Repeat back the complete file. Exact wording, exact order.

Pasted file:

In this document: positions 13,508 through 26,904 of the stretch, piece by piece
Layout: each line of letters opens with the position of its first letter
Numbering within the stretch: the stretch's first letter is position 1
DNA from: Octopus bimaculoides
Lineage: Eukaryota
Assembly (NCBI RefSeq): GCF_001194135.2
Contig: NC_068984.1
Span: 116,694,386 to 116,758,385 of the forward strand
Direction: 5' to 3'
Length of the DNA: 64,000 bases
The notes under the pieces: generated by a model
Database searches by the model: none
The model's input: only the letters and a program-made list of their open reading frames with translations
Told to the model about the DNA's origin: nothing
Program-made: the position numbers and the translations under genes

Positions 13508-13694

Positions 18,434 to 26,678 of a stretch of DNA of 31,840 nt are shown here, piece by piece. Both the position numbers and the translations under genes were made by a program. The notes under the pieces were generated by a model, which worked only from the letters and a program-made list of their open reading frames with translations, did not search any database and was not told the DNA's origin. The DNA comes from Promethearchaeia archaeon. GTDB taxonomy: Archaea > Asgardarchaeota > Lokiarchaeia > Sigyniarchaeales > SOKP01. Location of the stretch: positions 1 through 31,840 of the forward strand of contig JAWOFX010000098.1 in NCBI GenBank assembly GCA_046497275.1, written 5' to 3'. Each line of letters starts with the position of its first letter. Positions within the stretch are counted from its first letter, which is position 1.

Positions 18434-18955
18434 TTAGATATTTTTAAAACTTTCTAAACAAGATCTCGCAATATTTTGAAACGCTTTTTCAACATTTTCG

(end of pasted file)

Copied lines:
In this document: positions 13,508 through 26,904 of the stretch, piece by piece
Layout: each line of letters opens with the position of its first letter
Numbering within the stretch: the stretch's first letter is position 1
DNA from: Octopus bimaculoides
Lineage: Eukaryota
Assembly (NCBI RefSeq): GCF_001194135.2
Contig: NC_068984.1
Span: 116,694,386 to 116,758,385 of the forward strand
Direction: 5' to 3'
Length of the DNA: 64,000 bases
The notes under the pieces: generated by a model
Database searches by the model: none
The model's input: only the letters and a program-made list of their open reading frames with translations
Told to the model about the DNA's origin: nothing
Program-made: the position numbers and the translations under genes

Positions 13508-13694

Positions 18,434 to 26,678 of a stretch of DNA of 31,840 nt are shown here, piece by piece. Both the position numbers and the translations under genes were made by a program. The notes under the pieces were generated by a model, which worked only from the letters and a program-made list of their open reading frames with translations, did not search any database and was not told the DNA's origin. The DNA comes from Promethearchaeia archaeon. GTDB taxonomy: Archaea > Asgardarchaeota > Lokiarchaeia > Sigyniarchaeales > SOKP01. Location of the stretch: positions 1 through 31,840 of the forward strand of contig JAWOFX010000098.1 in NCBI GenBank assembly GCA_046497275.1, written 5' to 3'. Each line of letters starts with the position of its first letter. Positions within the stretch are counted from its first letter, which is position 1.

Positions 18434-18955
18434 TTAGATATTTTTAAAACTTTCTAAACAAGATCTCGCAATATTTTGAAACGCTTTTTCAACATTTTCG